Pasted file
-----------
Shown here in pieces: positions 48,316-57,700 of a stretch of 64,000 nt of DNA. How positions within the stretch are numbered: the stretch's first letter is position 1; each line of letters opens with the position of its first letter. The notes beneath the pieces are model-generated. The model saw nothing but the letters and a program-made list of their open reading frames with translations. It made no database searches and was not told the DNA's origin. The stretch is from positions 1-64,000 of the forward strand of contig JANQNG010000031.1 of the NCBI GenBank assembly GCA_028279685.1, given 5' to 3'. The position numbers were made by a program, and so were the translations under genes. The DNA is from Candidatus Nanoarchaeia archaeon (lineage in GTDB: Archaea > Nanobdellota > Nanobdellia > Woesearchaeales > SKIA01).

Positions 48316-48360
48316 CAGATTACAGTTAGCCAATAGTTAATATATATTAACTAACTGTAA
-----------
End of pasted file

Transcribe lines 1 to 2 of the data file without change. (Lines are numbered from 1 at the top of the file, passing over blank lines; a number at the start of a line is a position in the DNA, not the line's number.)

Shown here in pieces: positions 48,316-57,700 of a stretch of 64,000 nt of DNA. How positions within the stretch are numbered: the stretch's first letter is position 1; each line of letters opens with the position of its first letter. The notes beneath the pieces are model-generated. The model saw nothing but the letters and a program-made list of their open reading frames with translations. It made no database searches and was not told the DNA's origin. The stretch is from positions 1-64,000 of the forward strand of contig JANQNG010000031.1 of the NCBI GenBank assembly GCA_028279685.1, given 5' to 3'. The position numbers were made by a program, and so were the translations under genes. The DNA is from Candidatus Nanoarchaeia archaeon (lineage in GTDB: Archaea > Nanobdellota > Nanobdellia > Woesearchaeales > SKIA01).

Positions 48316-48360